1998-2005 Moto Guzzi V11 Sport - The Italian Hammer - Smart Money

1998-2005 Moto Guzzi V11 Sport

By Tim Carrithers, Photography by Kevin Wing

Mc Garage
Moto-Guzzi lust is usually somewhere between an acquired taste and outright pathology. None of the bikes minted in Guzzi's Mandello del Lario works over the last 85 years resemble the progeny of any other factory. They aren't for everyone. But if an antidote to the potentially mind-numbing sameness of the archetypical modern Japanese motorcycle is what you seek-an Italian thumb in the eye of four-cylinder, 16-valve conformity-have a look at one of these.

Equipped with an excellent six-speed gearbox and Magneti Marelli fuel injection, the 1064cc invocation of Guzzi's venerable air-cooled pushrod twin sidesteps most of the tribulations that trouble elder versions of a design first introduced in 1967. "It's a 100,000-mile engine," says Ed Milich of www.guzzitech.com. Everything above and below those big 92 x 80mm Nikasil-coated cylinders is dramatically overbuilt. Weighing nearly 550 pounds with a full tank of super-unleaded, some would accuse the V11 of being overweight. And the 80 horses that arrive at the rear wheel at 7750 rpm won't impress the GSX-R contingent. But to committed Guzzisti, such numbers are ephemeral. A Guzzi is forever. OK, almost.

Classic Italian ergonomics allow more room for arms than legs. More important is a torque curve Milich likens to the broad side of a barn. It's no dragster, but any healthy V11 will get from 0-60 mph in 4.0 seconds.

There's a fair amount of vibration at freeway speeds, but that tends to calm down considerably with mileage. Bikes built before '03 use an external fuel pump and refuse to start when they're hot. If the fuel tank inhales when you pop the gas cap, the tip-over valve beneath the tank isn't plumb. You need to make it so. Watch for flaky crankcase paint on '02 models. Make sure anything built before '01 got the new connecting-rod bolts mandated by the factory. There was a factory gearbox mod for '99-'02 models. A neglected shift linkage will foul up gearbox action. Make sure crack-prone aluminum oil-cooler brackets have been replaced with steel parts.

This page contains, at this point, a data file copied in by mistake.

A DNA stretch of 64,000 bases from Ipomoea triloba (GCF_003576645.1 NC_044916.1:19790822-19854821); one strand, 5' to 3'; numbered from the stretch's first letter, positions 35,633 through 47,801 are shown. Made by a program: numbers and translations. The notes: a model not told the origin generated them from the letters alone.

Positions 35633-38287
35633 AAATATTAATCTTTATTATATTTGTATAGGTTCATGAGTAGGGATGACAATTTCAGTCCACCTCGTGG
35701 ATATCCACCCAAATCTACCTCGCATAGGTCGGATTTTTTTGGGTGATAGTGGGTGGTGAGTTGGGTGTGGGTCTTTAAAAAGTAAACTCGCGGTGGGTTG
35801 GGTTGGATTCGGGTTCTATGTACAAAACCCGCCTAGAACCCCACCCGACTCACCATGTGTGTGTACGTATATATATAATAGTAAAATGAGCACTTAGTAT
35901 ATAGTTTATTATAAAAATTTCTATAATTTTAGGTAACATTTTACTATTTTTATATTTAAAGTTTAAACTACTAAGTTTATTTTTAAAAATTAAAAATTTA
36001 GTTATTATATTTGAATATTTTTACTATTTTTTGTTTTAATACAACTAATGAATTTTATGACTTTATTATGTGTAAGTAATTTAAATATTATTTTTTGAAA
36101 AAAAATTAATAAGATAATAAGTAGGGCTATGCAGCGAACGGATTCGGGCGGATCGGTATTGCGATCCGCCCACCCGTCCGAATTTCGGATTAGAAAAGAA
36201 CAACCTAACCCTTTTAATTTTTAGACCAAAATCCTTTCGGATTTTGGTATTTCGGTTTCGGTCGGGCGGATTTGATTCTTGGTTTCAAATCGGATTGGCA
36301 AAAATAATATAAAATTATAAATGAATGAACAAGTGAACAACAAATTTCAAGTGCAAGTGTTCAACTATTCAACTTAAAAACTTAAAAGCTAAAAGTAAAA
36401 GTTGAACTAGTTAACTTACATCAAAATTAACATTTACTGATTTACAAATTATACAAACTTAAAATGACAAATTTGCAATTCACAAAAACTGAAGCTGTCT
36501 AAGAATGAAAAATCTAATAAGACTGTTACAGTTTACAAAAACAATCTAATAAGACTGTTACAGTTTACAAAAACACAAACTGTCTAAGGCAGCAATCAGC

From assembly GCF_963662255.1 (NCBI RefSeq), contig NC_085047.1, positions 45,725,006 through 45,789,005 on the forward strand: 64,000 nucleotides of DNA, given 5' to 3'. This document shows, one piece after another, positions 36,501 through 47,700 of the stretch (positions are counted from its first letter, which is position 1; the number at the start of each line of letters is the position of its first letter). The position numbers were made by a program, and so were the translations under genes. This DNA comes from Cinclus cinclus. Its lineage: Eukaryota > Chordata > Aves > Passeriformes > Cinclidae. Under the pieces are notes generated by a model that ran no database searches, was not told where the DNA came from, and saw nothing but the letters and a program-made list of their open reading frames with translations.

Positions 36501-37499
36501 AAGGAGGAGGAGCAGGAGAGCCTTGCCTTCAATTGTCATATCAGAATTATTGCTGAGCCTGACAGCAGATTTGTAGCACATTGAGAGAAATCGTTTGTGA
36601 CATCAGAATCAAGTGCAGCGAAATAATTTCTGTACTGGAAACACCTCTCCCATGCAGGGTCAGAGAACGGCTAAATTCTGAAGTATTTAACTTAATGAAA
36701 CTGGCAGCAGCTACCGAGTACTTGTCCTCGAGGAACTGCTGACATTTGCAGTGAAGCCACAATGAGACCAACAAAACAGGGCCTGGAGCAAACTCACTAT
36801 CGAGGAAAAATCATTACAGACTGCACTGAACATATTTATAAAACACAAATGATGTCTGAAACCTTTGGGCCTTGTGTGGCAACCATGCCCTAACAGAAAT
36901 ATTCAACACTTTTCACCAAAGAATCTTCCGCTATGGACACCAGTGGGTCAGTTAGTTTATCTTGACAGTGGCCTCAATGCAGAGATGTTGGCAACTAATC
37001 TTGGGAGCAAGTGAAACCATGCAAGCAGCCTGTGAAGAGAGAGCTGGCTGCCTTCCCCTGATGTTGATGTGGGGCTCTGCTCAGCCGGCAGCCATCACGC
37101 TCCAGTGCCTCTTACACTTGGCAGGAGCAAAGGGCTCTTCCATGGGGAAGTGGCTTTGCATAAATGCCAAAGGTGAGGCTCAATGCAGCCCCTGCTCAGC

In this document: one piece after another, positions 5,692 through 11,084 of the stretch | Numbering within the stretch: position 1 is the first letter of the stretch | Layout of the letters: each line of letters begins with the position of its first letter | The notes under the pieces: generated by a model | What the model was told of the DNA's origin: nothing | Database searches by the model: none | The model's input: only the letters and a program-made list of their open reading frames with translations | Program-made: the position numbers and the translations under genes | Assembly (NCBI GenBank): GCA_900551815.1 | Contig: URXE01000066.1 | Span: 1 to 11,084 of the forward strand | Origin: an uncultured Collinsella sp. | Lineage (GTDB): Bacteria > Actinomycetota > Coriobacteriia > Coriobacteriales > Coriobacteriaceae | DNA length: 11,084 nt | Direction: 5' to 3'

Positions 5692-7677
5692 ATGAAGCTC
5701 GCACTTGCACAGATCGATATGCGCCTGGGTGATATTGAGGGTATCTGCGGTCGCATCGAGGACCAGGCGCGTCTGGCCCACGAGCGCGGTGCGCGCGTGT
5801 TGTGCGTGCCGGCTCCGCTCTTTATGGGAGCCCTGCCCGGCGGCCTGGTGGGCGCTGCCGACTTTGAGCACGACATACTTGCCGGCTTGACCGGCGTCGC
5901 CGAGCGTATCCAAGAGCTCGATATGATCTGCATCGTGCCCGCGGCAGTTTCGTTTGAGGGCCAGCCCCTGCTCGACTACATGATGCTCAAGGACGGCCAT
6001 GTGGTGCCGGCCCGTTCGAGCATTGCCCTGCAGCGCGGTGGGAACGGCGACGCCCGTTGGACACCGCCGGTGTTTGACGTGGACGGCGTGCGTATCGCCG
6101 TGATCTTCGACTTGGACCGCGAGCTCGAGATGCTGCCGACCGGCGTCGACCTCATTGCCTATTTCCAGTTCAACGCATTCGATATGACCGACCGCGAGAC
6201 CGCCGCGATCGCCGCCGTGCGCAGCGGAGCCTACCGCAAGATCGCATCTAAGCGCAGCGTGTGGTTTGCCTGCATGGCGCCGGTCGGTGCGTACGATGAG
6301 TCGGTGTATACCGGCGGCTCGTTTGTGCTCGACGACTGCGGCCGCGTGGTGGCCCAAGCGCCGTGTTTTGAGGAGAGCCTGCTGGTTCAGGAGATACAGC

Most troublesome flaws should have been sorted out in any well-cared-for example, which is why Milich suggests buying one from a Guzzi guy or gal. If your idea of maintenance is checking tire pressure, stay away. Compulsive tweakers and tinkerers, however, love these things. Especially when they're so undervalued in today's used-bike market that you can roll home on a clean example for less than $6000.

Cheers
Engine is bulletproof-once it's sorted-in a rock-solid chassis

Jeers
Questionable quality control leaves a few quirks to iron out

Watch For
Oil leaks, sketchy fuel-tank venting, kinked speedometer cable, sticky shifting

Verdict
Timeless Italian style with a practical, broadband punch

VALUE
1999 - $4050
2001 - $5500
2003 - $6250
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